Our regional transportation at a crossroads: 2 ways to go

Every once in awhile, an election comes along that decides not just the next four years but the next 20.

Every once in awhile, an election comes along that decides not just the next four years but the next 20.

When it comes to transportation, 2008 will be one of those years.

For a dozen years, voters have grown impatient as their taxes grow higher and their commutes grow longer. This year they will make a decision that takes them in one direction or the other for the next generation.

Last week’s column covered Dino Rossi’s transportation plan, which was released in mid-April. He would embark on the first real expansion of road building since the 1960s, adding lanes on heavily traveled roads, bridges and highways. Decisions would be driven by one clear principle: reducing traffic congestion.

The $15 billion plan would be paid by existing gas taxes, stopping the imposition of the sales tax on transportation projects, and using just under half the sales tax collected from the purchase of new and used vehicles to road projects. That would give the state general fund 2 to 3 percent less revenue than it would otherwise receive over a 10-year period.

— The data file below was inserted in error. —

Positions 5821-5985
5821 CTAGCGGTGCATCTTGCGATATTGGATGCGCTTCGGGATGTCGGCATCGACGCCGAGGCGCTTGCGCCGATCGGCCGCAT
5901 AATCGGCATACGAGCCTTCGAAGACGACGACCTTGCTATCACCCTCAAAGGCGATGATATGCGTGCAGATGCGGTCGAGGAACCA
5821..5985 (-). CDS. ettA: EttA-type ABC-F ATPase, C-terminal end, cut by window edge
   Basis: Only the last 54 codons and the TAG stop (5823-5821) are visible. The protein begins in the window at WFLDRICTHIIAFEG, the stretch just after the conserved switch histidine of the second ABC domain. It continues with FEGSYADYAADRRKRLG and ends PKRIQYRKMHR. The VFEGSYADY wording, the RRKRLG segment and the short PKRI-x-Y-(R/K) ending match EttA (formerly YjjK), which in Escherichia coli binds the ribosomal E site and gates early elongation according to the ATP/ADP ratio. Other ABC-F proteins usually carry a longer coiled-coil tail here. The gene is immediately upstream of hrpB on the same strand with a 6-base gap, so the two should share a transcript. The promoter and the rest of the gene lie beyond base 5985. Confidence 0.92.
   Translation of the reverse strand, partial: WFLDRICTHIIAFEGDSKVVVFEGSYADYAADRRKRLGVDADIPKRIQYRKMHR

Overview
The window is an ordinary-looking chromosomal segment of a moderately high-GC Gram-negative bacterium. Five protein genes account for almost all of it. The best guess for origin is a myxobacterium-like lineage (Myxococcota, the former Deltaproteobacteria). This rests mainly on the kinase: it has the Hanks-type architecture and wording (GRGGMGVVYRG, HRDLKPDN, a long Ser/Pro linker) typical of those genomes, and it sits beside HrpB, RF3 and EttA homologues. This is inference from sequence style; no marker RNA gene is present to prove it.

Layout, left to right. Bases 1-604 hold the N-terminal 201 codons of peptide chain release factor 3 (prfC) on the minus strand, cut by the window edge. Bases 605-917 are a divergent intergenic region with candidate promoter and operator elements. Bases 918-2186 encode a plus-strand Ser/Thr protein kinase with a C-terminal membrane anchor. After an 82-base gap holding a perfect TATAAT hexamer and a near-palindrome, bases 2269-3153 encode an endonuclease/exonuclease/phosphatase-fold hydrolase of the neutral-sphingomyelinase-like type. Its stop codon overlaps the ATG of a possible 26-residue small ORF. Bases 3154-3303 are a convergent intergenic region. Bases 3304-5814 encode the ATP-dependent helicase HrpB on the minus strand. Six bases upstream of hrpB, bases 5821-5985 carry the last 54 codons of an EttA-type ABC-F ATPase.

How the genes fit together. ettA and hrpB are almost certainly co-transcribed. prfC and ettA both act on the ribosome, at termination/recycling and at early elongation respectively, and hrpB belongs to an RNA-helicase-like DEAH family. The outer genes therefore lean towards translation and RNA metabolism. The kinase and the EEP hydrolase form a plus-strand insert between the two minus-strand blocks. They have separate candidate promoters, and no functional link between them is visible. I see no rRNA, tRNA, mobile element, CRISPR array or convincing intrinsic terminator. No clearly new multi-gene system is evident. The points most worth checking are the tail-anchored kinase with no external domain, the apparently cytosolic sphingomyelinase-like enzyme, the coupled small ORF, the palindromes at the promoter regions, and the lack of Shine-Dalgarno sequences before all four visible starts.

A few days ago we got to see the progressive alternative to the Rossi Plan Tolls. Not just on new roads but virtually everywhere (Rossi would toll an expanded 520 bridge at about $1.50 upon completion).

The Puget Sound Regional Council released a study suggesting that congestion could be substantially reduced by tolling just about every road with a yellow line down the middle. People’s vehicular movements would be tracked by GPS and cellular technology. A toll account would require car owners to pre-pay into the account and have the tolls deducted from it.

The report, “Traffic Choices,” arranged for people in 275 households throughout the Puget Sound area pay tolls over an eight-month period. The people in the household were given between $600 and $3,000 in their tolling account, and were allowed to keep what they didn’t use over an eight-month period. Tolls ranged from zero in the middle of the night to 50 cents a mile on the freeway during rush hour. Sure enough, people changed their driving habits, and most made some money.

The study’s main author, Matthew Kitchen, says that if this concept were extended to all households, the commute from downtown Bellevue to Tacoma would be cut from one hour and 18 minutes to just 46 minutes. But the one-way toll to get there would be $13.41.

It would be a powerful inducement for people to get out of their cars. It also would cost the average commuter thousands of dollars per year beyond the gas taxes they already are paying.

“I have no doubt we’re going to go down this road,” says Aubrey Davis, former Chairman of the State Transportation Commission. “I just don’tThe problem is that the improvements would come long after the tolls started. And, even more buses doesn’t mean you’ll save time once you factor in walking from your house to the bus stop and then likely having to wait at a transit station for a connecting bus.

A final concern is the tracking system every vehicle would have to have installed to tally the tolls. It’s bad enough that people would have to give up their money to use freeways they’ve already paid for through taxes. Worse, they’d have to give up their privacy as well.